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Edgar Duff Seymour

A small but persistent light extinguished yesterday at about 9 PM, when Ed Seymour died. Many, perhaps thousands, of pilots throughout the US and Canada received instruction and encouragement in the sport of Soaring (as well as an example in instruction) from Ed, who almost made it to his 99th birthday on June 23. His instructional montra was "I'll teach you to fly, but not for free. You have to teach someone else to fly for free too."

He was born in 1912 and flew primary gliders back in the days when your exam as an instructor was survival without injury from your first solo flight.

Back in 1950, Ed joined the fledgling Rochester Soaring Club that started with 10 members at the Genesee Regional airport, at Jefferson and East Henrietta Roads in Henrietta NY. The group purchased a 2-22 and moved to Batavia Airport, then a grass strip at the site of the current airport (and flying off the current runway when it was grass and less than 2,000' long).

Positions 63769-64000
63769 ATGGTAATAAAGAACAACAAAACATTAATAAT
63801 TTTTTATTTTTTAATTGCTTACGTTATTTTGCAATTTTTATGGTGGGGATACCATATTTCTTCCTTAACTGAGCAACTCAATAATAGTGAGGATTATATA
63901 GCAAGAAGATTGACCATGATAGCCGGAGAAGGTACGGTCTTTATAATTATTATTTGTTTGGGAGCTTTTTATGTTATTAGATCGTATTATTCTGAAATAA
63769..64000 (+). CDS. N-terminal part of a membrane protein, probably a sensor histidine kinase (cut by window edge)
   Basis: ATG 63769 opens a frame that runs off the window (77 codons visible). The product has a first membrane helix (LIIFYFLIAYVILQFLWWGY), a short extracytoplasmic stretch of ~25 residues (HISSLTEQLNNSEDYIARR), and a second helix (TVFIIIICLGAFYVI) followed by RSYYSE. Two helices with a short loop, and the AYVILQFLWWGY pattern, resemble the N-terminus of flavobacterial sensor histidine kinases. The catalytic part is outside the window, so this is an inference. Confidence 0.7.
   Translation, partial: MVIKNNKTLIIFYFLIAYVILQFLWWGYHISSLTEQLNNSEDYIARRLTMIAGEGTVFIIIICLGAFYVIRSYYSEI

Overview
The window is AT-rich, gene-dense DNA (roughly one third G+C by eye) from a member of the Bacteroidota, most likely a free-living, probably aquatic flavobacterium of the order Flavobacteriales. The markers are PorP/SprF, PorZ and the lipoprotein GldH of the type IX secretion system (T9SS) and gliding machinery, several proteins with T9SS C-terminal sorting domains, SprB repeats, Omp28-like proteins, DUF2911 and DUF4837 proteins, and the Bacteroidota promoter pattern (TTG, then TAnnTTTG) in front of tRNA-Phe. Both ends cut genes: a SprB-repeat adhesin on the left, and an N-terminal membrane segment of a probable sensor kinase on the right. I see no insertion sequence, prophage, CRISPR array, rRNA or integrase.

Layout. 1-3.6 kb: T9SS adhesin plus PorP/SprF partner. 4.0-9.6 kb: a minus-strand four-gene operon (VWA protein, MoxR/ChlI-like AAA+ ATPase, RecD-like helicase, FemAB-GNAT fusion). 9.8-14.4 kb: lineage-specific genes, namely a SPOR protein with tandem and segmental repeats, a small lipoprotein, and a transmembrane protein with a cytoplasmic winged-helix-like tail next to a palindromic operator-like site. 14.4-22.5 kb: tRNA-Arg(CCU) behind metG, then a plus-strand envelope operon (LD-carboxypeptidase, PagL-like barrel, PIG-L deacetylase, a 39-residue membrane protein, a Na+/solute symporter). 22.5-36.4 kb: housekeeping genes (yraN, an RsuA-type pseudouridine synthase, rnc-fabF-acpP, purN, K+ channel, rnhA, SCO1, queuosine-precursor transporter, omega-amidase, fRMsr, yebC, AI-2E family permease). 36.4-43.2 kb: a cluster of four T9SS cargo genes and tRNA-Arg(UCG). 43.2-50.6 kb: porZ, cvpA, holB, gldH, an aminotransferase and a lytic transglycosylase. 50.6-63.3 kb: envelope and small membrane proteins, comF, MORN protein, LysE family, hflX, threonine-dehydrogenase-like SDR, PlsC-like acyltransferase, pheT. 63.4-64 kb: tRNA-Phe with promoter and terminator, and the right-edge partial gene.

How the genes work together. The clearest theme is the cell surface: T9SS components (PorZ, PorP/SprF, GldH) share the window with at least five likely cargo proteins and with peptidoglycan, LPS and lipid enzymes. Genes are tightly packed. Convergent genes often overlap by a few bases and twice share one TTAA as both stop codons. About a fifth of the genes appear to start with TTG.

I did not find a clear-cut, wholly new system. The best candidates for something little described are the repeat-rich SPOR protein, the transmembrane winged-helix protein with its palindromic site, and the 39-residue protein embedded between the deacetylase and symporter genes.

Some of our current members were present when pressed into service to cut brush to lengthen the runway on Gil Chapel's farm to 2,000' in 1958. The next year we celebrated its 10th anniversary with a photo portrait of members and machines that now hangs in our clubhouse.

Ed was inducted into the Soaring Hall of Fame when Jill Alcorn, president in the 90s, obtained a list of pilots across the US whom Ed had instructed, and whom Jill enlisted in her campaign. While pilots who now stress safety in the sky still put their own survival second to others on the ground, Ed joined Soaring when the excitement was more important than risks back in the day when a spin meant certain death.

Lucky are we who had Ed as an instructor, model and mentor.

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Posted: 5/2/2011


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